Government Salem County, NJ | Discover the Possibilities

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In 1879 the population of Salem County had
grown to 23,940. The county was divided into
townships of Elsinboro, East Fenwick, (now
Mannington), West Fenwick (afterwards Penn's Neck
and now Upper and Lower Penn's Neck), Pilesgrove
(which included both the Pittsgroves). and Monmouth
(which embraced the territory now included in Upper
and Lower Alloways Creek and Quinton).
Fenwick Colony has not grown without
turbulence. There were numerous capital crimes. On
Christmas Eve, 1916, Sheriff A. Lincoln Fox had to
deal with the brutal murder of Joseph Westcott. The
convicted men were the first criminals from Salem
County to be executed by electricity. This was the first
capital case since the execution of Sullivan in 1884.
During the terms of Sheriffs Hubert Layton
and Norris Williams new jails were built in 1957 and
1994 respectively.
Salem County enters the Twenty-First century
with a population of approximately 66,000 people. The
last sixty years saw the sheriff's office held by just four
men. Sheriff, Hubert P. Layton, served for over thirty
years, Sheriff Norris B. Williams for over twenty years,
Sheriff John B. Cooksey for twelve years and Sheriff
Charles M. Miller presently holds the position. Sheriff
Miller looks forward to increase police presence in all
communities within Salem County.
Present jail built in 1994 in Mannington at a cost of $17
million dollars, is the 6th Salem County jail.
*Written and created: Janina Patrus
*Research: Christina Patrus
*Photographs: Curt Harker & Collection of the Salem County (NJ)
Historical Society.
* History of the counties of Gloucester Salem & Cumberland NJ by
Thomas Crushing; Charles Sheppard; Philadelphia:Everston Peck 1883
* The History of Salem County NJ by Joseph S. Sickler; Sunbeam
Publishing Company 1937
Courthouse & Jail
Sheriff’s Roster
1682 Thomas Woodruff
1693 John Jeffery
1694 Hugh Middleton
1697 Rodger Milton
1698 John Dickson
1700 & 1705, 1715, 1720 William Griffin
1701 Rodger Milton
1703 William Dare
1709 & 1723, 1732 George Trenchard
1712 Daniel Rumsey & John Rolph
1716 James Skerron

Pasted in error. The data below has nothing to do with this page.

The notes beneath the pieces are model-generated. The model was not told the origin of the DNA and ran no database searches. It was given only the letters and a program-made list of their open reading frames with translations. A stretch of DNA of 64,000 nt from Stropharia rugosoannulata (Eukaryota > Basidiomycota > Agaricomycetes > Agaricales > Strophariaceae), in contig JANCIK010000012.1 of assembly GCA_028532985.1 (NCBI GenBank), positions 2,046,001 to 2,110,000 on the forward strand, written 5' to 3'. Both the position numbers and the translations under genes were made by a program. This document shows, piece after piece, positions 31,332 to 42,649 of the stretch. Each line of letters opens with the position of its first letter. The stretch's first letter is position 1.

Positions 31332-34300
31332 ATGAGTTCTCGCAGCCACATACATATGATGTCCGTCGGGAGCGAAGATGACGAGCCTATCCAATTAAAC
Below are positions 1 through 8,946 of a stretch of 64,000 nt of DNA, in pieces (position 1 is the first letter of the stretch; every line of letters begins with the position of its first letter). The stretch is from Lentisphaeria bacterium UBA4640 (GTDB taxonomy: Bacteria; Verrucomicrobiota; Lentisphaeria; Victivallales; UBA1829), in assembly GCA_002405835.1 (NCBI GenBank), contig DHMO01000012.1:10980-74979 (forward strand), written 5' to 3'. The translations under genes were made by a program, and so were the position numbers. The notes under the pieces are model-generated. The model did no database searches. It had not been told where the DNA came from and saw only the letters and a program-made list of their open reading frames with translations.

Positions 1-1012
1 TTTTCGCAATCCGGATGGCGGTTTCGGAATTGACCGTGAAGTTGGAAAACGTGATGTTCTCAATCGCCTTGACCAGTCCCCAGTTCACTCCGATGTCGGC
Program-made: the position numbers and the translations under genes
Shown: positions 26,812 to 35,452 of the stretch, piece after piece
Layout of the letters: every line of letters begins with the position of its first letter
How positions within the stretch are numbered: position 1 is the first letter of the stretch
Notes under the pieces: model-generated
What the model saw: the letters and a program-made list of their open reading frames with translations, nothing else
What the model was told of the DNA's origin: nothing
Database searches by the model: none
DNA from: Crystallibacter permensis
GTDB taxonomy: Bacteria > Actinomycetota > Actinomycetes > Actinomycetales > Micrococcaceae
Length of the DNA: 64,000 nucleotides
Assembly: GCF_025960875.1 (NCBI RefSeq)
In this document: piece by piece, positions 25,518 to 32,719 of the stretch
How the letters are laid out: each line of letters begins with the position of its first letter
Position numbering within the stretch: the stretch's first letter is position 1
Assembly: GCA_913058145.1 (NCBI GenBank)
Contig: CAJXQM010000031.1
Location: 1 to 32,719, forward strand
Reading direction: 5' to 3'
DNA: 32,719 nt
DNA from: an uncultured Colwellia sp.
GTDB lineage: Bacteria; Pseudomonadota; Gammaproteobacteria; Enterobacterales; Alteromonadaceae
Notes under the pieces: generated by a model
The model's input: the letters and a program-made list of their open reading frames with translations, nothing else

1717 & 1727 Robert Johnson
1728 Joseph Gregory
1735 John Hunt
1741 Nicholas Gibbon
1748 William Barker
1752 John Nicholson
1755 Robert Johnson
1758 & 1764 John Budd
1762 & 1769 Joseph Burroughs
1765 Edward Test
1771 George Trenchard
1773 Bateman Lloyd
1774 Edmund Wetherby
1783 & 1789 Whitten Cripps
1786 Benjamin Cripps
1792 Edward Hall
1795 Clement Acton
1798 John Tuft
1800 Jacob Hufty
1804 Samuel L. James
1807 Thomas Bines
1810 Henry Freas
1813 Richard Craven
1816 Samuel Miller
1819 Jonathan Richman
1822 Joseph Kille
1825 Edward Smith
1828 John Hackett & Issac Johnson
1831 James Logue
1834 David S. English
1837 Thomas I. Casper
1840 Isaac Johnson (2nd)
1843 Robert Newell
1846 Isaiah Conklin
1849 Joseph S. Blackwood
1852 Samuel Plummer
1855 Richard C. Ballinger
1858 Samuel W. Miller
1861 Owen L. Jones
1864 John Hunt
1867 George Hires, Jr.
1870 William A. Casper
1873 John Hires
1878 George D. Barton
1881 Charles D. Coles
1884 Clinton Kelty
1887 James Butcher
1890 James Newell
1893 Oliver, T. Wiggins
1896 Benjamin B. Westcott
1899 Robert N. Vanneman
1902 William Johnson
1905 Collins B. Allen
1908 Albert Batten
1911 John E. Ayres
1914 A. Lincoln Fox
1917 William T. Mifflin
1920 A.K. Brandriff
1923 Robert W. Kidd
1926 J. Emmor Robinson
1929 George P. Dixon
1932 Hubert P. Layton
1935 Hildreth S. Reeves
1936 Peter B. Hoff
1940 Hubert P. Layton
1943 William H. Morris
1946 to 1973 Hubert P. Layton
1974 to 1994 Norris B. Williams
1995 to 2007 John B. Cooksey
2007 Charles M. Miller
The Office of the Sheriff is the oldest law
enforcement office known within the common law
system. From the beginning of English and Scottish
law, the sheriff's office was the center of the local
administration of justice. The most popular concept
of the origin of Sheriff is that it came from England.
The office of the Sheriff was brought to this country
by the Pilgrims. The Sheriff's duties in the colonies
was to collect taxes and make sure local elections
ran smoothly. The word Sheriff evolved from the
Saxon word 'scyre' signifying 'shire' meaning
county, and word 'reeve' signifying keeper or
administrative office. Shire-reeve evolved into the
present word, Sheriff.
The office of the Sheriff is the only elected
law enforcement position in the state of New Jersey.
The sale of property had been the responsibility of
the Sheriff's office for over seven hundred years and
this function is still performed. The authority over
constables, wardens and the jail are a continuing
responsibility along with court safety, transportation
of inmates and the service of warrants.
Salem, known as John Fenwick's colony, is
the oldest English speaking settlement on the
Delaware River. The Sheriff's office in Salem
County dates back to 1682. The General Free
Assembly of the province made the first division of
West New Jersey into judicial districts or counties at
its session in May 1682. At that time a sheriff,
recorder and justices were appointed for the
jurisdiction of Salem though the act did not define
the limits of the jurisdiction. An interesting fact that
up to 1693, there was no tribunal in West Jersey
competent to try offenses of a capital nature. The
first settlers, the Quakers almost seemed unwilling
to suppose that a capital crime could be committed
in their community. It was provided, however, that
when a person should be found guilty of murder or
treason, the sentence and punishment was left to the
General Assembly "to determine as they, in the
wisdom of the lord, should judge meet and
The jail was built because the thinking at the